For patients with the most common form of hepatitis C, the addition of a hepatitis C-specific protease inhibitor called telaprevir to the current standard therapy can significantly improve the chances of being cured, and it does it in half the time of standard therapy alone.
Results of the Phase IIb clinical trial – led by Duke Clinical Research Institute (DCRI) and 36 other sites, including NewYork-Presbyterian Hospital/Weill Cornell Medical Center – are published in the 30 April issue of the New England Journal of Medicine. The study was funded by Vertex Pharmaceuticals Incorporated, the maker of the drug telaprevir. The drug works by blocking an enzyme that the hepatitis C virus needs in order to replicate itself.
"These findings point the way to a new era in the treatment of hepatitis C," says Dr Ira M. Jacobson, a co-author of the study and chief of the Division of Gastroenterology and Hepatology at NewYork-Presbyterian Hospital/Weill Cornell Medical Center, and the Vincent Astor Distinguished Professor of Clinical Medicine at Weill Cornell Medical College. "Not only does adding telaprevir make standard hepatitis C treatment more effective, but it makes it work much more quickly. We showed that the duration of therapy can be reduced from 48 weeks to 24 weeks for most patients. This could help reduce the potentially severe side effects of longer regimens with standard therapy."
The randomised, double-blinded trial followed 250 patients with untreated hepatitis C genotype 1. Researchers measured rates of sustained viral response or viral cure – an undetectable quantity of hepatitis C virus – 24 weeks after the end of completion of therapy. They compared a 12-week regimen of telaprevir combined with two different durations of the standard therapy – peginterferon alfa-2a and ribavirin – to a control group taking 48 weeks of standard therapy alone. Results showed that 67 percent of patients taking telaprevir in combination with standard therapy for 12 weeks followed by standard therapy alone for 36 weeks were cured; and 61 percent of those taking telaprevir in combination with standard therapy for 12 weeks followed by standard therapy alone for 12 weeks were cured. This is compared to 41 percent cure rate in the 48-week control group.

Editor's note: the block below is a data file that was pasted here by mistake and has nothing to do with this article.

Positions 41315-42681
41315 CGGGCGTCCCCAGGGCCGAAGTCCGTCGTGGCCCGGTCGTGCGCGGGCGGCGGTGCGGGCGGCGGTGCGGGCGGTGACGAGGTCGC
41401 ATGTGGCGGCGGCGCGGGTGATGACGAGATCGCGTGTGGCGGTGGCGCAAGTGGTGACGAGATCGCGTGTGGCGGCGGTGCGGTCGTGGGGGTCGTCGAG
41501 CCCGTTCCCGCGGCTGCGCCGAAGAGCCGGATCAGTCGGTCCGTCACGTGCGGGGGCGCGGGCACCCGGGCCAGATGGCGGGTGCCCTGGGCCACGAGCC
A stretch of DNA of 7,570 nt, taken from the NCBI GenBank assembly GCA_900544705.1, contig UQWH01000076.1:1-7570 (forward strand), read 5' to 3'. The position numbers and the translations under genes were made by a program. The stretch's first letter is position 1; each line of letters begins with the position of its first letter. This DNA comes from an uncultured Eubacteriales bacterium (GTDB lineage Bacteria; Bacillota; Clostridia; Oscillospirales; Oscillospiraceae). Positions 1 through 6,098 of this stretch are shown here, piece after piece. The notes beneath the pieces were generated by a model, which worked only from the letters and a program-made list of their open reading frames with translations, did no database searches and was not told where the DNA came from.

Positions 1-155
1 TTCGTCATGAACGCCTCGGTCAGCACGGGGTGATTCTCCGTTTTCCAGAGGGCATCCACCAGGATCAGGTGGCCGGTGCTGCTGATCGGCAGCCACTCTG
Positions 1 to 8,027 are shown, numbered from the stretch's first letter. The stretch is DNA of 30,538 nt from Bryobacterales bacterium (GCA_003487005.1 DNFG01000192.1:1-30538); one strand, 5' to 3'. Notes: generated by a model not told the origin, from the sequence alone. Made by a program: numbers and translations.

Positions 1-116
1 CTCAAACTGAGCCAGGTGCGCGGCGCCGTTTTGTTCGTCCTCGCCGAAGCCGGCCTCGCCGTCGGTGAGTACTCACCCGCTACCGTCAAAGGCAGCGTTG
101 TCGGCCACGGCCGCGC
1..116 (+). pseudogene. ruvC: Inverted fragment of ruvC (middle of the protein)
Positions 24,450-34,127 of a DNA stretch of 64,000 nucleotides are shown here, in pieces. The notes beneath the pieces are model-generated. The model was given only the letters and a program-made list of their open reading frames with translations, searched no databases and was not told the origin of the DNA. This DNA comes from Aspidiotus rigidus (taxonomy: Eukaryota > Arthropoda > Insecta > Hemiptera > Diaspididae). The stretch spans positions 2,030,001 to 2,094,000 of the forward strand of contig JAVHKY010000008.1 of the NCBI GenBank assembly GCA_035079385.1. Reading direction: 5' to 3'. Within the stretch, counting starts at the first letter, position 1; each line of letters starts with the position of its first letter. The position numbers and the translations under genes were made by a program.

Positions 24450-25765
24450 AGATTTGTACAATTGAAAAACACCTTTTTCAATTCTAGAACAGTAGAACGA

The study also showed that the percentage of patients who relapsed in the 24-week and 48-week telaprevir-based groups (2 percent and 6 percent, respectively) was much lower than the control group (23 percent).
The most common reported side effect in the telaprevir groups was rash, and contributed to some patients discontinuing the therapy.
Peginterferon alfa-2a is an antiviral drug given by injection that is also used to treat HIV and hepatitis B; it works in conjunction with a drug called ribavirin, a nucleoside analogue, to suppress the viral activity of hepatitis C. Side effects can include severe flu-like symptoms, depression, fatigue, insomnia and anaemia.
"Treating genotype 1 hepatitis C, the most common form of the infection in the United States, can be challenging because the side effects are difficult for many people to endure, the duration of treatment is long, and traditionally less than half of patients are able to be cured of their disease," says Dr Andrew Muir, a gastroenterologist at Duke Clinical Research Institute and a senior investigator on the study. "Even though telaprevir does produce side effects of its own, its addition to standard therapy was able to improve response rates and shorten the duration of treatment necessary – either one alone would have been an advance, and to be able to achieve both is a significant step in the right direction when it comes to treating hepatitis C."
(Source: Weill Cornell Medical College: New England Journal of Medicine: June 2009)